Surgical management of uterine prolapse in a cow.
Uterine prolapse occurs when the previously gravid horn invaginate after delivery of fetus and protrudes from vulva. This condition is frequently associated in ruminants with dystocia and hypocalcaemia (Noakes et al., 2002; Roberts, 1986). Most cases occur within a few hours after delivery and condition is more common in dairy cows than other species (Odegaard, 1977). Uterine prolapse is a rare condition that is difficult to manage in equines (Roberts, 1986). Arthur et al. (1999) reported uterine prolapse as a common problem during 3rd stage of labor. During prolapse sometimes fetal membranes may also be found.
A 9 year old cow was presented with history of hanging mass from vaginal orifice. Animal was in a state of acute pain. Vaginal examination revealed red and hot, hard prolapsed mass. It was diagnosed uterine prolapse. The animal had severe tenesmus, everted uterine mass soiled with dirt, faeces and straws. The prolapsed mass was inflammed, edematous, lacerated with necrosis of fetal membrane. The animal had rapid and weak pulse and respirations, pale mucus membrane, severe depression, anorexic and restlessness.
Epidural anesthesia was achieved with 2% Lignocaine hcl. The hanging prolapsed mass with dirt and debris (Fig. 1). Soiled was washed with luke warm water and potash solution (Fig. 2). Cold ice packs were applied. The mass was gently pushed in with pressure through vaginal opening until prolapsed mass regained its normal position (Fig. 3). After correctly pushing the prolapsed mass inside, vulva was sutured with Buhners sutures (Fig. 4). Post-operatively cow was prescribed 5 x 10 lac IU Procaine penicillin G and 5 g Dihydrostreptomycin intramuscular daily for 5 days. The retaining sutures were removed one week later the recovery was uneventful.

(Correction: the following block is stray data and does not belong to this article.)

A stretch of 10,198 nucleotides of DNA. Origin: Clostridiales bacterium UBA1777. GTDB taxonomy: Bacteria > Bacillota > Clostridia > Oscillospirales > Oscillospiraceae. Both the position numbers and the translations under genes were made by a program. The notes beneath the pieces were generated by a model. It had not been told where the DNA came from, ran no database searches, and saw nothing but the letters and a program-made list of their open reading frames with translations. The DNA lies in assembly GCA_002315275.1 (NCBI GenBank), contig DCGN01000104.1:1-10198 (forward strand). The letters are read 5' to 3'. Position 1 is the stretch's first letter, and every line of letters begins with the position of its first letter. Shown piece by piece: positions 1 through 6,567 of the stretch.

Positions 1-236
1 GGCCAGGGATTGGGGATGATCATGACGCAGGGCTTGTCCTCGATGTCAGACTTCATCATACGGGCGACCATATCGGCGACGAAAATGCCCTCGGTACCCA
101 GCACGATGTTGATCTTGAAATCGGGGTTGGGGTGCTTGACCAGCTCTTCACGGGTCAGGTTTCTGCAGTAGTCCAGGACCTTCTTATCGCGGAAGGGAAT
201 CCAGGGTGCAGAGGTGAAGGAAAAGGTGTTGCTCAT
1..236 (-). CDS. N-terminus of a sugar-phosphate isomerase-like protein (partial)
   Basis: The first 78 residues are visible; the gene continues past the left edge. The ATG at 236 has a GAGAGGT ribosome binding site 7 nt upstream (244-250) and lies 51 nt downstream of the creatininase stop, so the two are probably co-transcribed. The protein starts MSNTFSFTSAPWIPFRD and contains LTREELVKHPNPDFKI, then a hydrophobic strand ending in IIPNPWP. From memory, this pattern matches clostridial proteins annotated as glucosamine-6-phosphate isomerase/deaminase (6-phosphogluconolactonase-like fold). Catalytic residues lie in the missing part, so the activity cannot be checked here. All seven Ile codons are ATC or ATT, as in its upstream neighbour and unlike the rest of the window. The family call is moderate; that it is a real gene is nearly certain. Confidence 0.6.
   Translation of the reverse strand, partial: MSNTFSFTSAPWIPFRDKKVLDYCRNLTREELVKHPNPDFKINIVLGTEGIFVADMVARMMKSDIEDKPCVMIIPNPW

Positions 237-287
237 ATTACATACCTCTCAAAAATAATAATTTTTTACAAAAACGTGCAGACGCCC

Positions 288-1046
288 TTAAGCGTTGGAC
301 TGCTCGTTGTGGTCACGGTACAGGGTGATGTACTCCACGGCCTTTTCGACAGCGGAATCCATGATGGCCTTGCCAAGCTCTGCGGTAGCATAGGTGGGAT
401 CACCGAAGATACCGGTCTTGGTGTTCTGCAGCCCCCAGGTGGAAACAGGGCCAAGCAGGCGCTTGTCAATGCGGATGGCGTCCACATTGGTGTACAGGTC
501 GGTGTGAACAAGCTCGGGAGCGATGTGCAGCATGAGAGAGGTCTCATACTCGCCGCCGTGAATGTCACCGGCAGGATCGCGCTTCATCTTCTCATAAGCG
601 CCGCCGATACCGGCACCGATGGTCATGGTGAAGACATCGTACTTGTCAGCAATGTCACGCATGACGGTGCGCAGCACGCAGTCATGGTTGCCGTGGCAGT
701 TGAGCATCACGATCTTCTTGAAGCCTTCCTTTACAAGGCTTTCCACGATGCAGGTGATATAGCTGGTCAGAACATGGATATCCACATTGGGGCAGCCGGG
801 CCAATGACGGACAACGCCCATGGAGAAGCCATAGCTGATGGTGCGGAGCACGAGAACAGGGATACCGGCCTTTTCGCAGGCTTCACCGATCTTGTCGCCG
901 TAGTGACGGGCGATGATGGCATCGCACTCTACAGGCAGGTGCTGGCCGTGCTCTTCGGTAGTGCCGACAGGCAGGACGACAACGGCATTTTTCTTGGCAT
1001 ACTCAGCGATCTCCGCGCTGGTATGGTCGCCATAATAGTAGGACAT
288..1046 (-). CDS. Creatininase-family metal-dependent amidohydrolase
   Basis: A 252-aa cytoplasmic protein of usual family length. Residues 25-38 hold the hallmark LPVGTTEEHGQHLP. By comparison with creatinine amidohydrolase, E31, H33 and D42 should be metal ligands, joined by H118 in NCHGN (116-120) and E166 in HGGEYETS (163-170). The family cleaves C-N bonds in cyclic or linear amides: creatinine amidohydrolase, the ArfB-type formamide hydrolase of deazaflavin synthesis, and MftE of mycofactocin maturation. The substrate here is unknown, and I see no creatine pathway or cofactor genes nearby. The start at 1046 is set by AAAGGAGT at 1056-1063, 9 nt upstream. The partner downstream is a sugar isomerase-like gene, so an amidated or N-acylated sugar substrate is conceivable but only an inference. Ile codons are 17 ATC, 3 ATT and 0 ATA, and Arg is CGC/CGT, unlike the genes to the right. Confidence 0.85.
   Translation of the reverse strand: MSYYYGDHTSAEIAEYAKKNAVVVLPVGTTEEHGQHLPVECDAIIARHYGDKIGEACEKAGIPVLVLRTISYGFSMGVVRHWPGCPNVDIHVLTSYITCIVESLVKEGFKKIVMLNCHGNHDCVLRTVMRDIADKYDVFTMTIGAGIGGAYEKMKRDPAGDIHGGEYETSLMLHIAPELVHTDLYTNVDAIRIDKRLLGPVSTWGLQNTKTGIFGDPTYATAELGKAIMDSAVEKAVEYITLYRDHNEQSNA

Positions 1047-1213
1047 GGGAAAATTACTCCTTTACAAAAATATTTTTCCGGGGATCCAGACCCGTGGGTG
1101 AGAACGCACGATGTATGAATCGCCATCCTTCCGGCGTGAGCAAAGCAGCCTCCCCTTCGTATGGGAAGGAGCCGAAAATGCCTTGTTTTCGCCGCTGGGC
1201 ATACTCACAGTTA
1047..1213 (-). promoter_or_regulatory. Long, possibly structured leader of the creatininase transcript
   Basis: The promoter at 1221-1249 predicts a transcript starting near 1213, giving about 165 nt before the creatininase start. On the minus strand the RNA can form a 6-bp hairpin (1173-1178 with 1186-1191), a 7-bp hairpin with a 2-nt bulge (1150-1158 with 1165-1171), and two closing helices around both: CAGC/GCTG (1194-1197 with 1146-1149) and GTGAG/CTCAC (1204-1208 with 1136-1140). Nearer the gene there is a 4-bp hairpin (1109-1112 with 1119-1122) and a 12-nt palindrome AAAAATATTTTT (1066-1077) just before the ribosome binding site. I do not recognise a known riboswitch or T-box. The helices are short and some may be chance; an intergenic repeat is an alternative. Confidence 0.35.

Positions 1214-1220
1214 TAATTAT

Results and Discussion
The usual procedure for correction of uterine prolapse is its reduction by a gentle massage, reposition and retention by application of purse string sutures. (Jean and Anderson 2006; Borobia-Belsue, 2006). A one/two-fingers opening should be left when tying purse string (Jean and Anderson, 2006; Borobia-Belsue, 2006) according to animal size. However, surgical correction is often necessary due to various damages of prolapse (large oedema, laceration, rupture, infection and necrosis). In our study, application of Buhners sutures for management of uterine prolapse was found to effective without any complications. After epidural anesthesia, prolapsed mass was repositioned with fist pressure slowly or alternatively using both hands. The rupture of vaginal wall in association with uterine prolapse has been reported in bovines (Andres, 1971). Although, uterine prolapse and its complications have been well discussed in literature, no reference of type of complication observed in buffalo is available (Miesner and Anderson, 2008). The losses subsequent to postpartum uterine prolapse can be minimized to a great extent through appropriate interventions (Roberts, 1986). Thus, it is recommended that prompt and accurate treatment subsequent to post-partum uterine prolapse is imperative for a favorable prognosis with regard to the fertility of buffaloes.
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Odegaard, S.A. (1977). Uterine prolapse in dairy cows. Acta Vet Scand. 63: 1.
Jean, G.S. and Anderson, D.E. (2006). Anesthesia and Surgical Procedures in Swine. In: Straw BE, Zimmerman JJ, D'Allaire S, Taylor DJ: Diseases of Swine. Blackwell Publishing, p. 1107-29.
Andres, J. (1971). Prolapse and rupture of the vaginal wall and uterus in a cow. Schweiz. Arch. Tierheilkd. 113: 320-23.
Miesner, M.D. and Anderson, D.E. (2008). Management of uterine and vaginal prolapse in the bovine. Vet. Clin. N. Amer. Food Anim. Pr. 24: 409-19.
D.M. Makhdoomi (1), Mohsin Ali Gazi (2), H.K. Batacharya (3) and K.A. Sofi (3)
Department of Veterinary Clinics Faculty of Veterinary Sciences and Animal Husbandry Sher-e-Kashmir University of Agriculture Science and Technology (SKUAST-K) Shuhama, Alusteng Srinagar--190006 (Jammu and Kashmir)
(1.) Professor/ Head and Corresponding author. E-mail: email@example.com
(2.) Veterinary Officer
(3.) Assistant Professor, Clinics
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|Title Annotation:||Short Communication|
|Author:||Makhdoomi, D.M.; Gazi, Mohsin Ali; Batacharya, H.K.; Sofi, K.A.|
|Date:||Jul 1, 2014|
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